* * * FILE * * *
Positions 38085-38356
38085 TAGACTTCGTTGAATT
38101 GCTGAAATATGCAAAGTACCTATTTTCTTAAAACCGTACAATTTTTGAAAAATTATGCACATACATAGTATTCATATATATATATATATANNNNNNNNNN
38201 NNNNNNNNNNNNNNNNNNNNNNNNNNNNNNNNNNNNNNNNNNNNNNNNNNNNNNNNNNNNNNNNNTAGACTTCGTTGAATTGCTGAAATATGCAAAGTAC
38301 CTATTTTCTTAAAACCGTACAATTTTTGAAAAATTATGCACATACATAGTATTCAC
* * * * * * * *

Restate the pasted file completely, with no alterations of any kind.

Positions 38085-38356
38085 TAGACTTCGTTGAATT
38101 GCTGAAATATGCAAAGTACCTATTTTCTTAAAACCGTACAATTTTTGAAAAATTATGCACATACATAGTATTCATATATATATATATATANNNNNNNNNN
38201 NNNNNNNNNNNNNNNNNNNNNNNNNNNNNNNNNNNNNNNNNNNNNNNNNNNNNNNNNNNNNNNNNTAGACTTCGTTGAATTGCTGAAATATGCAAAGTAC
38301 CTATTTTCTTAAAACCGTACAATTTTTGAAAAATTATGCACATACATAGTATTCAC